Your doctor may also perform a urine culture, which is a test to find out the type of bacteria in the urine causing the infection. Once the type of bacteria is determined, it will be tested for antibiotic sensitivity to find out which antibiotic will best cure the infection.
How is a bladder infection treated?
Bladder infections are cured with prescription medications to kill the bacteria, generally antibiotics, and medications that relieve pain and burning.
Oral antibiotics are prescribed to kill the bacteria that are causing the bladder infection.
If you’re experiencing pain and burning sensations, your doctor may also prescribe medication to get rid of those symptoms. The most common medication for relieving the pain and burning related to bladder infections is called as phenazopyridine (Pyridium).
When you have a UTI, drinking sufficient fluids can help flush the bacteria out of your bladder. Water is best because it doesn’t contains caffeine and artificial sweeteners, which are familiar bladder irritants.
Concentrated cranberry solutions, juices, and extracts may can prevent UTIs against the bacteria E. coli. But they should not be entirely depend upon to treat an active infection.
Can bladder infections be prevented?
Certain lifestyle changes may lower your chances of getting a bladder infection.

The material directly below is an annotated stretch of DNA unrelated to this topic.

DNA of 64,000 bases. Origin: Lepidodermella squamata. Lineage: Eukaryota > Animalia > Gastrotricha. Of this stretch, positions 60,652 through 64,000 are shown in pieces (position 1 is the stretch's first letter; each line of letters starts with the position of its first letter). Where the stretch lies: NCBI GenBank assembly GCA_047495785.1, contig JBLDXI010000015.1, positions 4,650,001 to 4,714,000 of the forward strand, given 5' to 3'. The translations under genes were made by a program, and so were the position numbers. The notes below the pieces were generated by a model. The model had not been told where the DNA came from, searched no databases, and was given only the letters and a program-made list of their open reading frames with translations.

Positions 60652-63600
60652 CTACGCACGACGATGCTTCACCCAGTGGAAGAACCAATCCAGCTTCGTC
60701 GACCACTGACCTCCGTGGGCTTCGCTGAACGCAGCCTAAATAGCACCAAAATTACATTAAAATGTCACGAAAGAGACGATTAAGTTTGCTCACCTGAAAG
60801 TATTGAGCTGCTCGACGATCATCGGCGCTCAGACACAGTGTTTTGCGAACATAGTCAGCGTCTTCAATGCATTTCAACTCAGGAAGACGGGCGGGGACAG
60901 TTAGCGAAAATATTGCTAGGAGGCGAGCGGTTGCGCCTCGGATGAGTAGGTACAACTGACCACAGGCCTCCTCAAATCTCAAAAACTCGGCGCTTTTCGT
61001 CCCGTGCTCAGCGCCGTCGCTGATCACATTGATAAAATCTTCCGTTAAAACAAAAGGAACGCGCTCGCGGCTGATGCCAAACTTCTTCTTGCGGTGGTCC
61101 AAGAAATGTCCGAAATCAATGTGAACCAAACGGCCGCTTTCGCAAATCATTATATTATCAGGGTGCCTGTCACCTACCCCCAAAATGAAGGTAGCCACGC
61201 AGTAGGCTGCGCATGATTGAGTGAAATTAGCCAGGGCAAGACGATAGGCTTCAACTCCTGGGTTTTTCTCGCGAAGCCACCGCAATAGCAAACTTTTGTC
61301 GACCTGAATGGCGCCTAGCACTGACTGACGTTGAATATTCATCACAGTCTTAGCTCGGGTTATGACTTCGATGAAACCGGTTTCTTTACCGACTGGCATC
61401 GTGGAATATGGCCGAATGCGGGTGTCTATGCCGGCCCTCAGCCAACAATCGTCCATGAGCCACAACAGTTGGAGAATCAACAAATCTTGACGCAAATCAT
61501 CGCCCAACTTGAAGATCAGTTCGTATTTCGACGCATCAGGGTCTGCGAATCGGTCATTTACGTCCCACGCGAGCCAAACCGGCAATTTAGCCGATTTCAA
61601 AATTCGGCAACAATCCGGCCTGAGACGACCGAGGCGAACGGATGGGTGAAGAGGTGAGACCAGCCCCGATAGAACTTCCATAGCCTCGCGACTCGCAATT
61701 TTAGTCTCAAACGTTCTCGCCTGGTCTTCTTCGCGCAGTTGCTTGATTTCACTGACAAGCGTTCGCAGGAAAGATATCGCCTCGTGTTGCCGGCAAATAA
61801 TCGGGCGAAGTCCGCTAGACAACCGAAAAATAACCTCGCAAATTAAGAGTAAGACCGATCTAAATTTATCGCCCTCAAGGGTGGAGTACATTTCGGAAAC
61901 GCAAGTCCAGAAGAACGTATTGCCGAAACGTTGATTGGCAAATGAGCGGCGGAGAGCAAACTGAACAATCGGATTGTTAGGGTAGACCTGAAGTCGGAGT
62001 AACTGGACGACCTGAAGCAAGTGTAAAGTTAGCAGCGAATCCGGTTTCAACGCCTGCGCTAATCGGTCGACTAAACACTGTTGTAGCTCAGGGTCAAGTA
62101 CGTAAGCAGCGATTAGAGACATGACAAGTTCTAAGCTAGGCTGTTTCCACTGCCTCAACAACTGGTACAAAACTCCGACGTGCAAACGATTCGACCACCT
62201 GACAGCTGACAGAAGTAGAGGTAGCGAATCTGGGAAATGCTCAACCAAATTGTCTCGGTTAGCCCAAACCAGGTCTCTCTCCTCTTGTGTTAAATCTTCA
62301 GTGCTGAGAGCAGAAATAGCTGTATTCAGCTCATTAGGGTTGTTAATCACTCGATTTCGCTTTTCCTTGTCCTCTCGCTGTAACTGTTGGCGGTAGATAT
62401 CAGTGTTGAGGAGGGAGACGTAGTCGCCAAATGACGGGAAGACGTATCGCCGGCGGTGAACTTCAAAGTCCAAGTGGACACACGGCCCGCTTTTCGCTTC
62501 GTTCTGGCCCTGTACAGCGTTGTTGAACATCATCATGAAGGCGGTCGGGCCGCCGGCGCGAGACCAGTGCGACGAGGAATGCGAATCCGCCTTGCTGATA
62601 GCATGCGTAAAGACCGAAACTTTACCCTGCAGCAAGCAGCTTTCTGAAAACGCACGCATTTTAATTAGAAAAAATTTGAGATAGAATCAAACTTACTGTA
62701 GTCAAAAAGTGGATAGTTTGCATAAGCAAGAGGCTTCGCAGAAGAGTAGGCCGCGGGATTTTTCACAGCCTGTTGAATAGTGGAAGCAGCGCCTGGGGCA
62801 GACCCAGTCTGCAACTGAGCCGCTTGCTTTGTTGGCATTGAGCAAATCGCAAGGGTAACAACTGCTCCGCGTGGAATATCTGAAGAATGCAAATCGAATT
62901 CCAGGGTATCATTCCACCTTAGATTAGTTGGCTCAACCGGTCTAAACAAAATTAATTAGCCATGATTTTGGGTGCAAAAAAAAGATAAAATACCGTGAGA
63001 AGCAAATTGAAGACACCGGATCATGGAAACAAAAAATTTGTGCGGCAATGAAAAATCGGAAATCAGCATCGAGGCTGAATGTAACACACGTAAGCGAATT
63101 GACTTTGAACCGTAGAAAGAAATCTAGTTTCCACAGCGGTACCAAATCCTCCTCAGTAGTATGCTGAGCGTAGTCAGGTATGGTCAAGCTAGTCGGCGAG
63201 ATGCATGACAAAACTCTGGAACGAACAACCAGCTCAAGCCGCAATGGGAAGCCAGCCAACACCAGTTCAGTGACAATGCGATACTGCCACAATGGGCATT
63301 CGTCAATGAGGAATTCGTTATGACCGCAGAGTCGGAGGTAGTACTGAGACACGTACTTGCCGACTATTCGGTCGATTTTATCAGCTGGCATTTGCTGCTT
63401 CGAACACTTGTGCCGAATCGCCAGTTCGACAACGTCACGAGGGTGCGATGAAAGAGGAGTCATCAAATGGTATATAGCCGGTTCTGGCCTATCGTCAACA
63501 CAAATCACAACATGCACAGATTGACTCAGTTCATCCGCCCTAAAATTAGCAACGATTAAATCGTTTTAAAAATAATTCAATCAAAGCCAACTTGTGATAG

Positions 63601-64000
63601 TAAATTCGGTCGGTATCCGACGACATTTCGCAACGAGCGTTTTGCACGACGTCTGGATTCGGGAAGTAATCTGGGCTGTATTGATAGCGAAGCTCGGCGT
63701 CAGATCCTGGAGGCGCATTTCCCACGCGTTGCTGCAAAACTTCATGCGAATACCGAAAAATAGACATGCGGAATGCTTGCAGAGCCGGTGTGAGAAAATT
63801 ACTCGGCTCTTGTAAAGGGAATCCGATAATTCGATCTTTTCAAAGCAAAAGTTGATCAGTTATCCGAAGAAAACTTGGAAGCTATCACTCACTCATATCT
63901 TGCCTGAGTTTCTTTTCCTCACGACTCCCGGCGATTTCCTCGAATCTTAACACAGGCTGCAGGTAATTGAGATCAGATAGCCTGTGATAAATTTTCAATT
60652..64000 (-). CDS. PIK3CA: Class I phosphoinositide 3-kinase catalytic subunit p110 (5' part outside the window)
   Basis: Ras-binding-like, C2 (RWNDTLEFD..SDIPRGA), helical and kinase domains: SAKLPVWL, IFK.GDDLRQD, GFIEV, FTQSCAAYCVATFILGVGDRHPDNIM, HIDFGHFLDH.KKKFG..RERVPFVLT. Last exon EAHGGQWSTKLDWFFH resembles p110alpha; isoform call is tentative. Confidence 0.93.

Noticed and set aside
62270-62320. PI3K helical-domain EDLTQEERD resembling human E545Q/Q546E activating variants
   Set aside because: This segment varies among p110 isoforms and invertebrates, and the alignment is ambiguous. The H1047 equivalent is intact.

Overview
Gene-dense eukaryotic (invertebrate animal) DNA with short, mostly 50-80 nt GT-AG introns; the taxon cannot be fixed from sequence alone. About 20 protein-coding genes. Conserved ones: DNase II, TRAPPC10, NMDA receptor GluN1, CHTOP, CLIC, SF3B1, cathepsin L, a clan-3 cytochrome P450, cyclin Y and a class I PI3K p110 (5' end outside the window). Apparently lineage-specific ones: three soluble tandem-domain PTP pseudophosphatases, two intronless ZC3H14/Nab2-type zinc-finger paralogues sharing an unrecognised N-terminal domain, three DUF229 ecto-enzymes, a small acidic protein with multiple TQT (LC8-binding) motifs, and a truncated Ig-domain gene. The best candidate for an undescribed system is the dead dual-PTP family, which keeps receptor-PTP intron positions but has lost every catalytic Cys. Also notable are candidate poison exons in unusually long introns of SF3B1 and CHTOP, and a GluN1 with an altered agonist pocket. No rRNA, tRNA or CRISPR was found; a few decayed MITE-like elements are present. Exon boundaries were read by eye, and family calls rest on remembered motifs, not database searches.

If you have been experiencing repeating bladder infections, your doctor may suggest prophylactic treatment. This consists of antibiotics taken in small daily doses to prevent or control future bladder infections.
The American College of Obstetricians and Gynecologists suggest that some of the following lifestyle changes may help lower or eliminate the appearance of bladder infections:
- Drink six to eight glasses of water a day, but consult with your doctor about the adequate amount of fluid based on your overall health.
- Drink cranberry juice daily.
- Urinate as soon as you feel the pressure.
- Wipe from front to back after urinating if you are female.
- Avoid using douches, feminine hygiene sprays, scented soaps, or powders.
- Take showers instead of baths.
- Wear cotton underwear and loose-fitting clothes.
- Don’t use a diaphragm or spermicide and change to an alternate form of birth control.
- Use nonspermicidal lubricated condoms.
- Urinate before and after any sexual activity.
Preventive antibiotic treatment
If you’re a woman experiencing repeating bladder infections, your doctor may prescribe you regular antibiotics to prevent infections or to take when you feel the symptoms of a bladder infection.
They may also prescribe you take a single dose of an antibiotic after sexual intercourse.
Most bladder infections go down within 48 hours of taking the appropriate antibiotic. It’s important to continue all antibiotics prescribed, even if you’re feeling better.
Some bladder infections can worsen and spread to the kidneys because of antibiotic-resistant strains of bacteria, delayed or inappropriate treatment, or other health issues.
Chronic bladder infections need a combination of treatment and more aggressive preventive measures. Long-term daily antibiotics may be essential in some cases.
Being previously active about bladder infections can help lower the risk for getting it as well as the pain and possible complications that came with them. The earlier you start treatment, the less likely it is that the infection will spread and the sooner you’ll feel better.